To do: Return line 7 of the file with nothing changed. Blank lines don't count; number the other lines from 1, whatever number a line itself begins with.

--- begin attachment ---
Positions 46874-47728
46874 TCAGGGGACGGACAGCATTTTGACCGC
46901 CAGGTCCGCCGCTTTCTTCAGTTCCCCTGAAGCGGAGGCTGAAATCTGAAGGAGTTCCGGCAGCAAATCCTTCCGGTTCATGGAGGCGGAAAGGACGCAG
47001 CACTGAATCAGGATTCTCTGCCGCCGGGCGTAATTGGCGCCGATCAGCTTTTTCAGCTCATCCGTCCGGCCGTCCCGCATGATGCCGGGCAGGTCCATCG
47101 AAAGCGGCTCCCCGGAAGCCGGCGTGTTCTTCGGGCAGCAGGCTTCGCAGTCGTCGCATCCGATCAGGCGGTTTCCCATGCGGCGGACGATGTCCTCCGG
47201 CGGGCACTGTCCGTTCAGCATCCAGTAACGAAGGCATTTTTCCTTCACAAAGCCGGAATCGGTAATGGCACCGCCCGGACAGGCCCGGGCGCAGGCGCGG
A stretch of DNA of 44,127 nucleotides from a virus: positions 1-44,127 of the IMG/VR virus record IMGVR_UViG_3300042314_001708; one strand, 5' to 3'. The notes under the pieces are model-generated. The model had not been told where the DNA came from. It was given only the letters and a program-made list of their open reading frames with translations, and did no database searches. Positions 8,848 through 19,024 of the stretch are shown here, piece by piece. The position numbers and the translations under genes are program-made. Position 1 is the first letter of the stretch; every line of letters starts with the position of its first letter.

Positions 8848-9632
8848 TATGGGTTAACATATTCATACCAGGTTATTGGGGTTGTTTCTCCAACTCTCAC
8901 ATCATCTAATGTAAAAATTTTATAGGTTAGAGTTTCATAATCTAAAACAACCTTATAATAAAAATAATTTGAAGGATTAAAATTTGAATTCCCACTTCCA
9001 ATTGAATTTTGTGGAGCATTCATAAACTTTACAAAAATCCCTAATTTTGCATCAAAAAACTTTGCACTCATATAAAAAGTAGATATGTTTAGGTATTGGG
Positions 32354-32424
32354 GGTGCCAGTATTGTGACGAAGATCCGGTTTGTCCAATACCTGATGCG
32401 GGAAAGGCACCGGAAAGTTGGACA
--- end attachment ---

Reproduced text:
A stretch of DNA of 44,127 nucleotides from a virus: positions 1-44,127 of the IMG/VR virus record IMGVR_UViG_3300042314_001708; one strand, 5' to 3'. The notes under the pieces are model-generated. The model had not been told where the DNA came from. It was given only the letters and a program-made list of their open reading frames with translations, and did no database searches. Positions 8,848 through 19,024 of the stretch are shown here, piece by piece. The position numbers and the translations under genes are program-made. Position 1 is the first letter of the stretch; every line of letters starts with the position of its first letter.